Economy & Politics

Creating the energy transition with liquid air

The founding team of Phelas: (from left) Leon Haupt, Pit Sippel, Justin Scholz and Christopher Knoch Photo: Phelas


The idea is impressive. A lot of energy can be stored in liquid air. And there is air everywhere. A start-up wants to make the energy transition a sure-fire success around the world.

Munich – Justin Scholz quickly makes a few notes. “I have just spoken to an investor,” the 28-year-old industrial engineer apologizes. He wants to bring an idea to the man that sounds ambitious. “We want to make the energy transition a sure-fire success around the world, and for that we need something that is available everywhere,” says the native of Munich. That is air. The start-up Phelas from Gilching near Munich, founded by Scholz and three colleagues, has set itself the task of using it in liquid form as energy storage. The founder tries to explain clearly how much energy can be stored in liquid air. “One liter of liquid air becomes 727 liters of gaseous air.” Even laypeople immediately understand that this conversion causes enormous pressure differences and energies are released that are suitable for generating electricity. There are also other, immediately obvious advantages. If, for example, something leaks, only air and no poison escapes. “Air cannot burn like a lithium-ion battery,” explains Scholz. The storage systems that Phelas plans to have a system shelf life of at least 15 years. This means that, unlike conventional batteries, they do not lose their storage capacity over this period of time, i.e. they have a much longer shelf life.

A foundation in the middle of the pandemic

With this idea, Scholz, physicist Pit Sippel, energy engineer Leon Haupt and management consultant Christopher Knoch founded Phelas on November 16, 2020 in the middle of the corona pandemic after two and a half years of preparatory work, making their company young even for start-ups. Well-known sponsors such as the European Space Agency Esa, the insurer Munich Re or the Initiative for Industrial Innovators already exist.

“We definitely assume that it has the potential,” says Esa expert Thomas Balletre. Technologically, the Phelas idea is definitely feasible. It could become part of the energy transition, even if there are always risks with a young technology like this. “Phelas convinced us in all respects”, attests Munich Re. These points range from feasibility and scalable business perspectives to the climate aspect, which is particularly important for the insurer. Munich Re hopes that Phelas will develop an electricity storage system that will soon make fossil-based electricity generation completely unnecessary.

Use on solar fields or wind parks

Scholz and his colleagues are ambitious. “We want to be on the market in 2025,” he says of the business plan. Technology and liquid air storage systems with capacities in the megawatt range are to be packaged in containers the size of shipping containers, which the Phelas founders will see in the future on the site of solar fields or wind farms. They should bridge the dark doldrums there, i.e. store excess energy produced for a few hours or even days for the time when no wind blows or no sun shines. In a second step, the storage facilities could also be offered to power generators or industrial companies with high electricity requirements.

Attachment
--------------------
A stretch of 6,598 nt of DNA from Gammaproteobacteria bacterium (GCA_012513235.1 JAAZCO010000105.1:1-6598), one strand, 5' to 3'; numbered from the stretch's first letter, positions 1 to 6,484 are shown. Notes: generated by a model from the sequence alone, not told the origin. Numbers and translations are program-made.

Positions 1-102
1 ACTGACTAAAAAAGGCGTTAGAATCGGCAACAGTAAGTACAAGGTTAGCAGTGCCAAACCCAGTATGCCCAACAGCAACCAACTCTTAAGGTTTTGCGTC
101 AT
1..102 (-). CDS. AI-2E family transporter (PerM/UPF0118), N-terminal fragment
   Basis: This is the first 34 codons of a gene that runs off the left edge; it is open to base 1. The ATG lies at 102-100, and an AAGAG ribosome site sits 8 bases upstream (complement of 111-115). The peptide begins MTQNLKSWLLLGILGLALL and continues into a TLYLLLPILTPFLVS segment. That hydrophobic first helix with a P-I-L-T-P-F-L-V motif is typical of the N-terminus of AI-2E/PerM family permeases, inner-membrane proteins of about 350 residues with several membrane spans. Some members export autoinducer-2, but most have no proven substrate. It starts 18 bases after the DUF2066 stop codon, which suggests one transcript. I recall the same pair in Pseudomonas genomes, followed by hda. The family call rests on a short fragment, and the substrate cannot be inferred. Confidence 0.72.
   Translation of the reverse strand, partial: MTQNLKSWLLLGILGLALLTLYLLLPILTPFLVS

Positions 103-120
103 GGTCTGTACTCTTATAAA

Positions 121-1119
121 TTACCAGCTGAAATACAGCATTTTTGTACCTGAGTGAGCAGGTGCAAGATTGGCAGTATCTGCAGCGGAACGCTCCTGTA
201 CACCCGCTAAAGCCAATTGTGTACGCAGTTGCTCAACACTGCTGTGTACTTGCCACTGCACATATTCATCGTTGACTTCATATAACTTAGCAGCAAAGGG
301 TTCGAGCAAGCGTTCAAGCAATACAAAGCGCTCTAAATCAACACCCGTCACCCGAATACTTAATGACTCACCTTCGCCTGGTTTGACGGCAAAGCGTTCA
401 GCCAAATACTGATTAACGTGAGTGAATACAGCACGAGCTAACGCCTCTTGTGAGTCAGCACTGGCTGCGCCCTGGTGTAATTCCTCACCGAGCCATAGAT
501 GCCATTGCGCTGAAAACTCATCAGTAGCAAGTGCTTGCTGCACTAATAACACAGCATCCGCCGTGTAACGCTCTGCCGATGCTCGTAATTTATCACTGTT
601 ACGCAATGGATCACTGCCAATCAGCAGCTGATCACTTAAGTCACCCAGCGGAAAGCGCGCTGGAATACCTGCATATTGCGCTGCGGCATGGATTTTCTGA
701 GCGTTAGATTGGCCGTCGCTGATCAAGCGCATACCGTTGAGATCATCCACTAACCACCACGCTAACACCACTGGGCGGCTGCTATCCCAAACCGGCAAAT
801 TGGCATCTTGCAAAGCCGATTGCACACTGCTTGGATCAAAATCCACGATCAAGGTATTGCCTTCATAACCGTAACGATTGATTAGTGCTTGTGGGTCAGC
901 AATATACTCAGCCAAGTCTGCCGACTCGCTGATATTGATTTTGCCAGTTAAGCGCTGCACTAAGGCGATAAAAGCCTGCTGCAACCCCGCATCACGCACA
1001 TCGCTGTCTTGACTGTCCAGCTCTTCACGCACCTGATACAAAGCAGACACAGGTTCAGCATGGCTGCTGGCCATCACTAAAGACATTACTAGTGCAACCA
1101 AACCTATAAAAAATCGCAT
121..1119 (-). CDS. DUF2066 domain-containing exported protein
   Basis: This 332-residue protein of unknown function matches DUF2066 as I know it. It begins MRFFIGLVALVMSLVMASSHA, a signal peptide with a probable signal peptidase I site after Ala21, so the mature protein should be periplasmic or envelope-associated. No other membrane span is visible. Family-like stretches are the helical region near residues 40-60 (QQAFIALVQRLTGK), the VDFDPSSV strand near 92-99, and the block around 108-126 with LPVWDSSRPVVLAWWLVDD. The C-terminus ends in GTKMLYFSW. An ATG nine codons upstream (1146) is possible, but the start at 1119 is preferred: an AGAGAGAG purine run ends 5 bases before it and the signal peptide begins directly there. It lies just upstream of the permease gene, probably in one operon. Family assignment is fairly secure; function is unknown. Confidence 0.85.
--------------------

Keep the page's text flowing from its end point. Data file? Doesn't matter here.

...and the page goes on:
The founding quartet is also convinced of the economic efficiency. The storage systems can be produced inexpensively in large numbers and, due to their standard size, are easy to transport as shipping containers, enthuses Scholz. He sees his own innovation in the configuration of the overall system. Ultimately, the company plans to set up its own memory production facility, which will probably cost a double-digit million sum by the time it is planned to launch in five years.




Potential investors consider Phelas to have a promising future

First of all, a functioning prototype has to be presented to potential investors and an ongoing first round of financing has to be successfully concluded. The first quarter of 2021 is targeted for this. “Our technology is very cost-effective, especially for large amounts of stored electricity,” says Scholz. So far there are no direct competitors. Only the British company High View is pursuing a similar approach, but is planning the construction of large-scale refinery-like plants that cannot be scaled as with Phelas.

Potential investors such as the Initiative for Industrial Innovators also consider the start-up’s approach to be promising. With a small amount she is already promoting it and is considering getting into the current financing round. Half of the total capital required for the next stage has already been promised, says Scholz and is confident that the rest will also be pulled ashore. Thereafter, the Phelas founders plan for the end of 2023 with an initial pilot project and two years later with the commercial market entry. But failure is also possible. “We still have big hurdles ahead of us,” admits Scholz. But a vision drives him. “We want to make renewable energies worldwide so inexpensive that it no longer makes sense to burn oil or build coal and gas power plants,” he says, speaking on behalf of his co-founders.

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